DALLAS, June 17 -- A new study on growth patterns in children and teenagers confirms striking fluctuations in blood cholesterol levels, suggesting that normal cutpoints for testing may need to be re-examined, says Darwin Labarthe, M.D., Ph.D., the report's lead author.
"There was evidence that cholesterol levels fluctuated, but it was not emphasized before and our study suggests that we may need to re-examine the National Cholesterol Education Program (NCEP) pediatric panel guidelines," says Labarthe.
The researcher's report appears in today's American Heart Association journal Circulation. "Project HeartBeat!" is a study of 678 young people ages 8 to 18 in suburban Houston. The project is providing the closest look yet at how blood cholesterol levels, blood pressures and other factors that may adversely influence heart health later in life change as children and teenagers mature, say University of Texas Houston Health Science Center (UTHHSC) investigators.
Another major finding is that boys' body fatness levels tend to swoop downward, roughly parallel to the drop in their cholesterol levels, as they mature. In the girls, body weight increases during puberty, but the percentage of body fat changes very little across the whole age range from 8 to 18 -- even as their average cholesterol levels are dropping in roughly similar fashion to those of boys. In boys, body weight also increases, but the weight gain is due to mainly muscle, not an increase in fat tissue.
"This raises some fascinating questions about our belief that the key to preventing high cholesterol is to modify diet and physical activity for the purpose of limiting body fatness as the necessary link," Labarthe says. "Body fatness isn't the culprit, apparently, at least for girls.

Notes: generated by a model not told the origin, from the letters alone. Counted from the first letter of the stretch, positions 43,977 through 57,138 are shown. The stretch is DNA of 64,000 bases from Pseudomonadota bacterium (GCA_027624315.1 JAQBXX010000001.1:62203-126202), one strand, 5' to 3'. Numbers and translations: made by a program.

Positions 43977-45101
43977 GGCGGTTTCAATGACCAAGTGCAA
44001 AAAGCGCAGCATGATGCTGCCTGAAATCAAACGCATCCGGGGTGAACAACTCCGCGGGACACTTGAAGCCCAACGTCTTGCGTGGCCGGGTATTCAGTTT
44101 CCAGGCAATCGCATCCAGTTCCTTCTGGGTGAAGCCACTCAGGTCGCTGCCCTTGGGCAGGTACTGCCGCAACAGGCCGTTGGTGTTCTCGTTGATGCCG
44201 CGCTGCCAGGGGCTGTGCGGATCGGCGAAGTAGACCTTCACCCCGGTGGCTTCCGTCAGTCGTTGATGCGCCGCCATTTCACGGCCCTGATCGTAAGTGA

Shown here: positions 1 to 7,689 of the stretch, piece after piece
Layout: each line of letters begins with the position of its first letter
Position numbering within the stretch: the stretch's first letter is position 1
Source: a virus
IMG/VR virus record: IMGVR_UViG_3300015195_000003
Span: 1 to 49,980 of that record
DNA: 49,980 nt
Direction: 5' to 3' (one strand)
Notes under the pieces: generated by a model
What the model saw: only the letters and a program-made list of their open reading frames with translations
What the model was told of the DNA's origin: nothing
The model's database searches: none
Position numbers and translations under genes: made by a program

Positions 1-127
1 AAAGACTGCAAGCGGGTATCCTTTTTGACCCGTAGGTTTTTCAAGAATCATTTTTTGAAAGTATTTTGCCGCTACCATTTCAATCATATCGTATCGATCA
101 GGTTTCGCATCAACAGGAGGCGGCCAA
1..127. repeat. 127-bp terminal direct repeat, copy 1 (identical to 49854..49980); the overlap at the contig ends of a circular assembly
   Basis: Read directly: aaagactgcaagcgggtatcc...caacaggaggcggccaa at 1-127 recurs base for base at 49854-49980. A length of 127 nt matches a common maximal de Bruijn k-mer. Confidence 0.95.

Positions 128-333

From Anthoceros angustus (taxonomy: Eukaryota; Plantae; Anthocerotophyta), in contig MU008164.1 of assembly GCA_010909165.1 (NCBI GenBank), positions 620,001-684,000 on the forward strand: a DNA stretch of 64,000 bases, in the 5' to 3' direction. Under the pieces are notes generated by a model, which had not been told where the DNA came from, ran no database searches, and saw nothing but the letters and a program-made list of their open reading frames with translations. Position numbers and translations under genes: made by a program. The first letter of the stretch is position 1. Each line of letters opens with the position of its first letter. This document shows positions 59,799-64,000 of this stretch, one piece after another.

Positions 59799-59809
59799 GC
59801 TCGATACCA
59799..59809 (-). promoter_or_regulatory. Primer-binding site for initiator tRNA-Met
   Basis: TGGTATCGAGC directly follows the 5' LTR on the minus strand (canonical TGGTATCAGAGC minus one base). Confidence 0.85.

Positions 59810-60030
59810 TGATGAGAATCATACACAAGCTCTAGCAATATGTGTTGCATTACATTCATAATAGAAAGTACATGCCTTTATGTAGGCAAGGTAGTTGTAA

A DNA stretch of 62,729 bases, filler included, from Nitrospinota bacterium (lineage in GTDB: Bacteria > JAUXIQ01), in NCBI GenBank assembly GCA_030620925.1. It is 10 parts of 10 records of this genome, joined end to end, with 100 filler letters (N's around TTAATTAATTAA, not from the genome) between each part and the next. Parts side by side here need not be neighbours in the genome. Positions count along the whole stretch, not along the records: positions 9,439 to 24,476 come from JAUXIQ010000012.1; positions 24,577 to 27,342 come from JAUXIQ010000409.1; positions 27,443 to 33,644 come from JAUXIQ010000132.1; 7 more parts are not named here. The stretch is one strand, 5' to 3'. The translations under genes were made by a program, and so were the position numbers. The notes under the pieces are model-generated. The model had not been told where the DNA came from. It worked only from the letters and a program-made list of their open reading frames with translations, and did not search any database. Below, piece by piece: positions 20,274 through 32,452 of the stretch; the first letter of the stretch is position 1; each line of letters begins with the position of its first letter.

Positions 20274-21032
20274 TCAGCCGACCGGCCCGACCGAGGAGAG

"So this suggests a new insight into ways to think about preventive strategies at least during this age period," he continues. The researchers will further analyze a wide variety of data that includes dietary information, sex hormone and physical activity levels, "to see, at least for girls, if fat isn't the explanation for the change in cholesterol, what is?" he says.
"These observations suggest that the percent of body weight that is fat is not closely related to the change in cholesterol for girls, in this age range," Labarthe says. But that is not to suggest, he cautions, that Americans should stop striving for proper balance in diet and physical activity to avoid excess weight gain.
In future reports, the researchers expect to detail individual variations in each of the major cardiovascular risk factors taking into account age, sex, ethnicity, sexual maturation and other components.
NCEP is a joint effort by the National Heart, Lung and Blood Institute and over 30 other health organizations to promote cholesterol screening and to develop guidelines for physicians in their testing of their patients' blood cholesterol levels. The American Heart Association, one of the 30 participating groups, recommends that physicians continue to use the current guidelines until this and other new research can be evaluated.
Richard Deckelbaum, M.D., member of the NCEP and AHA's Nutrition Committee, says that the NCEP panel selected screening guidelines that best apply to the entire pediatric population. "This research confirms what NCEP's pediatric panel has described in the 'ups and downs' in cholesterol levels among youths and shows gender differences in the relationship between cholesterol levels and body fat. This may provide an opportunity for us to review our recommendations. While this occurs, we recommend that the current guidelines on cholesterol screening be followed.
"While these studies are of high interest, it is important to realize that the NCEP children's guidelines were formulated from information gathered from multiple geographic locations across the United States. More data from other sites and studies would still be needed before implementing new cholesterol guidelines nationwide."